The churchyard is rather picturesquely situated close to the river, and is partly bounded by a number of fine lime trees. On the south side is a pedestal sundial dated 1776.

There is a silver chalice inscribed 'Croston, 1627,' which probably belonged originally to the mother church. The flagon and paten are modern electroplate.

The registers begin in 1745.


The origin and dedication of the pre-Reformation chapel of Becconsall are unknown. A chantry was founded there by George Beconsaw in the early years of the 16th century, and the incumbent here, as at Tarleton, was 'enforced to minister the blessed sacrament' to the people oftentimes, because the tides prevented them going to the parish church for days together. (fn. 27) The endowment was only 62s. 7d. a year, and on its confiscation by the Crown the chapel appears to have fallen into disuse and at last became a ruin. (fn. 28) The patronage continued to be claimed by Banastre of Bank down to 1640, (fn. 29) but seems to have lapsed to the rector of Croston on the rebuilding of the chapel about 1700. (fn. 30) It was rebuilt again in 1764. (fn. 31) On the separation of the township from Croston parish in 1821 it became the church of the new parish, but the rector of Croston continued to hold it till his death, and was also patron. He afterwards sold the advowson (fn. 32) to Sir T. D. Hesketh, from whom it has descended to Sir T. G. Fermor Hesketh. In 1717 there was no income beyond £2 7s. 11d., being a grant from the duchy revenues, and the chapel was 'supplied six times a year' only. (fn. 33) The value is now given as £280. (fn. 34)

The following were curates (fn. 35) :—

Robert Hesketh
1734 Matthew Worthington
1735 Thomas Ellison
1736 Streynsham Master
1740 Stanhope Ellison
1742 Roger Lea
1754 James Folds
1757 Robert Barker
1773 Benjamin Cooper
1788 William Ion
1790 Streynsham Master
1799 Thomas Whitehead

The rectors have been:—

1821 Streynsham Master, M.A. (fn. 36) (Balliol Coll., Oxf.).
1864 Richard O'Brien, M.A. (fn. 37) (T.C.D.).

There is a Primitive Methodist chapel dating from 1827. (fn. 38) Formerly there was also a Congregationalist meeting-place. (fn. 39)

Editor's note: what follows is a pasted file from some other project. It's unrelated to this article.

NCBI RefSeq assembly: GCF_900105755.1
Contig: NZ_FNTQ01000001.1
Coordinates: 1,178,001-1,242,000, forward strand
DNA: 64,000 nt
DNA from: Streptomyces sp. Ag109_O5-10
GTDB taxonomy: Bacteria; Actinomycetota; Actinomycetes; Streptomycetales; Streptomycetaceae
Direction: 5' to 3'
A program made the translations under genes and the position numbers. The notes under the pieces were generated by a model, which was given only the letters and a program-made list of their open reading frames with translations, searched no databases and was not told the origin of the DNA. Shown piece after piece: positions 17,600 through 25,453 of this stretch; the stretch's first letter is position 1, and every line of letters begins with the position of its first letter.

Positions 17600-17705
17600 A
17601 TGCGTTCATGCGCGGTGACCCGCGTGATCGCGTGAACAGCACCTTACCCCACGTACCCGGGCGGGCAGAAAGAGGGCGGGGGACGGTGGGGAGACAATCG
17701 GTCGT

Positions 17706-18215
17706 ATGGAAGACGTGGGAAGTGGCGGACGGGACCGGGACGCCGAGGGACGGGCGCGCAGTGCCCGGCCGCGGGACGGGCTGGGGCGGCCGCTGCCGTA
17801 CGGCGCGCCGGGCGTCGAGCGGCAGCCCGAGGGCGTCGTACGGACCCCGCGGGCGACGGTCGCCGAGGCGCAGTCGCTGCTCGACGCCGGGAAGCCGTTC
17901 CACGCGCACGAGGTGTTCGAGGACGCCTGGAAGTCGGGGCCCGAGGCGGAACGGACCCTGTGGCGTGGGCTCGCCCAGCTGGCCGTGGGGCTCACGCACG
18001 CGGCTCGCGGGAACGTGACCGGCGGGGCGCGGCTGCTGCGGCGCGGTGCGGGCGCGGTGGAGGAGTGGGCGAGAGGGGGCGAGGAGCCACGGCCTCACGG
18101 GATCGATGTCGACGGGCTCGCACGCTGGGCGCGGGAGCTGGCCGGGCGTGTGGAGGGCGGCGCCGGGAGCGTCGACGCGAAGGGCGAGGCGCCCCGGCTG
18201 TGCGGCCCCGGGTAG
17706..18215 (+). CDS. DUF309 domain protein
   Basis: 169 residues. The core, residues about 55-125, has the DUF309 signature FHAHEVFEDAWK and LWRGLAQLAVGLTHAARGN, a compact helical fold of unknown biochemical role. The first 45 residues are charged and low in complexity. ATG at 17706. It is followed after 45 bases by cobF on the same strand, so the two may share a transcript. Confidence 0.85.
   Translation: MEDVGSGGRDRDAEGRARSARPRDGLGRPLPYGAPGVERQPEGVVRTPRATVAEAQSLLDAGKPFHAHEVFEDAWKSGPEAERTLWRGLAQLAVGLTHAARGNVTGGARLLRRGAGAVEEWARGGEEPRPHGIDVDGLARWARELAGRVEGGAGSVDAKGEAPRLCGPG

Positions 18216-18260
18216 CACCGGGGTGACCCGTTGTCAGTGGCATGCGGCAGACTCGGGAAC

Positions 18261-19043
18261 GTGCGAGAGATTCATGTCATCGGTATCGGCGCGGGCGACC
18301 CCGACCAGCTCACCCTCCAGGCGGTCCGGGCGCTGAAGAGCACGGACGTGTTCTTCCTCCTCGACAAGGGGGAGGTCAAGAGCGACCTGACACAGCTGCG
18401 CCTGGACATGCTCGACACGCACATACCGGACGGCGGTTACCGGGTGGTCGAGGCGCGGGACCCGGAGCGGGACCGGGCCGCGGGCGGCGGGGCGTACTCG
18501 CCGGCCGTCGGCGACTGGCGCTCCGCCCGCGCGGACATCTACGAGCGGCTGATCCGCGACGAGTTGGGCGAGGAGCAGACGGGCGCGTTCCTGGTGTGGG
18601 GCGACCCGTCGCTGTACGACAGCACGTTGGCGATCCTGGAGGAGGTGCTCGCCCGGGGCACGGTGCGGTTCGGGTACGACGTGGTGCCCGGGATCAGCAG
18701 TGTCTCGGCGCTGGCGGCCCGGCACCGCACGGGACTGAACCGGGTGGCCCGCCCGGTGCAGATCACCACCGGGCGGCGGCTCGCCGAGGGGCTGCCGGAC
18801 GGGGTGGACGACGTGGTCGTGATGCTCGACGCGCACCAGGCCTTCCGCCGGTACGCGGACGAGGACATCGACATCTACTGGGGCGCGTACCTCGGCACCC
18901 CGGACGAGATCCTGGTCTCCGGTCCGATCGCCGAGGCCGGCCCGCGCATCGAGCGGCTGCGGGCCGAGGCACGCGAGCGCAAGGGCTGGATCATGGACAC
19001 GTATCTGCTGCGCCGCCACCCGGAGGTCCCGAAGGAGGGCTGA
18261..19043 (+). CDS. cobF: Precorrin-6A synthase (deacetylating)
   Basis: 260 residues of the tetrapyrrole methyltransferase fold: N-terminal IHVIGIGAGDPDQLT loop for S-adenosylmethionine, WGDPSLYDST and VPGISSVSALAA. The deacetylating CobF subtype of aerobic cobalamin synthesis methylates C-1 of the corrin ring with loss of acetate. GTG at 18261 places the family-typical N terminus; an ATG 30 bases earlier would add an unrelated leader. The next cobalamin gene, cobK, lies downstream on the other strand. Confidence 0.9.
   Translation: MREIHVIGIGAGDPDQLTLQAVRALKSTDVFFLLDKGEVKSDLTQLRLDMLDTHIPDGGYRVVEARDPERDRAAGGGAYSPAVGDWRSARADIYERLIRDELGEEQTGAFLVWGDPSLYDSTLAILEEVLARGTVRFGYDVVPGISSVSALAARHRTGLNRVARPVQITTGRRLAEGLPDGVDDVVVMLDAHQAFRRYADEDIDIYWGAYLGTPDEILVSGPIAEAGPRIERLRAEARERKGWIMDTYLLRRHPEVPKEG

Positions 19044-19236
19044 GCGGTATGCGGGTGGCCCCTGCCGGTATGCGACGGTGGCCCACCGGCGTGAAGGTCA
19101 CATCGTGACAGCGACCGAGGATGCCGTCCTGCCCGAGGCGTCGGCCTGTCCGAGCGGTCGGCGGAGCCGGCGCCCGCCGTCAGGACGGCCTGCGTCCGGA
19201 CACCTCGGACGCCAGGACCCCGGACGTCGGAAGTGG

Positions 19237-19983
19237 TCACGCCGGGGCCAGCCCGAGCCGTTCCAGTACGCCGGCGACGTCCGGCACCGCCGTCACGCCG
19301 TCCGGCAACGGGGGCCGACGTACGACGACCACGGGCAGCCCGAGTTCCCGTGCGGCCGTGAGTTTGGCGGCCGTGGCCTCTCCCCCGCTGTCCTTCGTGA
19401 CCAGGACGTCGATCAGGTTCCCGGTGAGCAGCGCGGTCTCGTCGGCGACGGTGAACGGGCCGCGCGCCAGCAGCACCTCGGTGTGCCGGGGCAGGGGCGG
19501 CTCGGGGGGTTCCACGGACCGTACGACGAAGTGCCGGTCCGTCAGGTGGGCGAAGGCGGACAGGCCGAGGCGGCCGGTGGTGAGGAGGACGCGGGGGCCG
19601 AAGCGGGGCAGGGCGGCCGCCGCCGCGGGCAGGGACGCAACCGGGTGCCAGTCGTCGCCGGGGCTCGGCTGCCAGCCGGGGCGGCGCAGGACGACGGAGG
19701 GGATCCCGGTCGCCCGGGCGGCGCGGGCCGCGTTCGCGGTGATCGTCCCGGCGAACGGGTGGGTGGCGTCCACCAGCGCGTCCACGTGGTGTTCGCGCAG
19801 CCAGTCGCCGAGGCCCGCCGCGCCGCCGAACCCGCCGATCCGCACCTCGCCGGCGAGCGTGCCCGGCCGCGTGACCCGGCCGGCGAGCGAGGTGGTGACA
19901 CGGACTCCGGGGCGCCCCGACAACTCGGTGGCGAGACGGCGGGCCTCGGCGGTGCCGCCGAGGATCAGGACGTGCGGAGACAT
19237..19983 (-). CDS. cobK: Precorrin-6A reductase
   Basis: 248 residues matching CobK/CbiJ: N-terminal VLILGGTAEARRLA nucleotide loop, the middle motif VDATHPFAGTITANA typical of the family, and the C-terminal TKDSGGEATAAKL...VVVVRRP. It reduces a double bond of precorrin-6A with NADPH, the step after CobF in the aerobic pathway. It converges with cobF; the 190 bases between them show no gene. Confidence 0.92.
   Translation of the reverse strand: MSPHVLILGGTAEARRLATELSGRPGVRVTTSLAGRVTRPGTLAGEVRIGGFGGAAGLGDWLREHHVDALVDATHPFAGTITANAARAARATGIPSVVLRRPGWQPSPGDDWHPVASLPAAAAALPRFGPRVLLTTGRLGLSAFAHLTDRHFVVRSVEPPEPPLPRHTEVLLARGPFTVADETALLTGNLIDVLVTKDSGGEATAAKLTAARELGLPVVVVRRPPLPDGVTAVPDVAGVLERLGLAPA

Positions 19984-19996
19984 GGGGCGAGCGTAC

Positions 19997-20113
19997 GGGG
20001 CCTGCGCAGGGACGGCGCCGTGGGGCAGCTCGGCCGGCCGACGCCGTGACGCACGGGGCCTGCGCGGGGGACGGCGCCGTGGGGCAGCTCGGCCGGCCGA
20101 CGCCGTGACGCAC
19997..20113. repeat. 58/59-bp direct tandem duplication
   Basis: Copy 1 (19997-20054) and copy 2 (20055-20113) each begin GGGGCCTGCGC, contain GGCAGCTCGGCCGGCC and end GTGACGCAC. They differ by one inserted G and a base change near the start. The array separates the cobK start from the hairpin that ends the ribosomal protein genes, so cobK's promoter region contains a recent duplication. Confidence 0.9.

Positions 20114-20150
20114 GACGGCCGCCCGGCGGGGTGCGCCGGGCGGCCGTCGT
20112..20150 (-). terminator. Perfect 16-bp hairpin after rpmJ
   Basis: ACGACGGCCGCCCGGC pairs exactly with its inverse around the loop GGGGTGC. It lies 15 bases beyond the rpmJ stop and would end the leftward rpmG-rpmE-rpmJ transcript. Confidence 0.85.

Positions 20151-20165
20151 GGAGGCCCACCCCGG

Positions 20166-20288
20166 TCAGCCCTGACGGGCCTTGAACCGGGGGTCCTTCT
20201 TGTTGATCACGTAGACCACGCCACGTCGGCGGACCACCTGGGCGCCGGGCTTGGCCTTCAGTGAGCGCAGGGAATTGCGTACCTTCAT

There are no special charities for this parish, (fn. 40) but it receives a share of Dr. Layfield's Croston charity, which is distributed in cotton-cloth to the poor, (fn. 41) and every tenth year the Crooke and Master benefaction for religious books is received and distributed. (fn. 42)


  • 1. Act 1 & 2 Geo. IV, cap. 103.
  • 2. It is stated that 40 acres were inclosed in 1834, 700 in 1861, and 1,100 in 1881–2, Sir Thomas Hesketh being the purchaser; Lancs. Dir. In the Charities Report of 1898 it is stated that out of 435 acres inclosed before 1870 under the General Inclosure Acts an allotment of 2 acres was made to the churchwardens and overseers, and another of 5 acres for the labouring poor, charged with a rent of £10 a year to the lord of the manor. The former plot is now used as a recreation ground, and the latter is divided into allotment gardens.
  • 3. Including 2,761½ of tidal water, according to the ordnance map of 1848. The Census Rep. of 1901 gives the area as 3,662 acres (including 8 of inland water), with 79 acres of tidal water and 1,130 of foreshore. The difference, over 1,500 acres, is due to the inclosures recorded above.
  • 4. Statistics from Bd. of Agric. (1905).
  • 5. 'In the summer season Hesketh used to be a place of considerable resort for bathing and marine recreations, and the visitors were plentifully supplied with salmon and flounders taken near the mouth of the rivers. The grazing of sheep also was carried on to a great extent on the marshes. All this, however, has been changed by the new embankment' of the Ribble Navigation; Baines, Lancs. (ed. 1870), ii, 133.
  • 6. Lancs. Inq. and Extents (Rec. Soc. Lancs. and Ches.), i, 6. The gift, therefore, belongs to the earlier part of the 12th century. As in the case of other Vilers manors in Leyland, Hesketh was claimed or held by Robert de Hephale in 1324; Dods. MSS. cxxxi, fol. 44.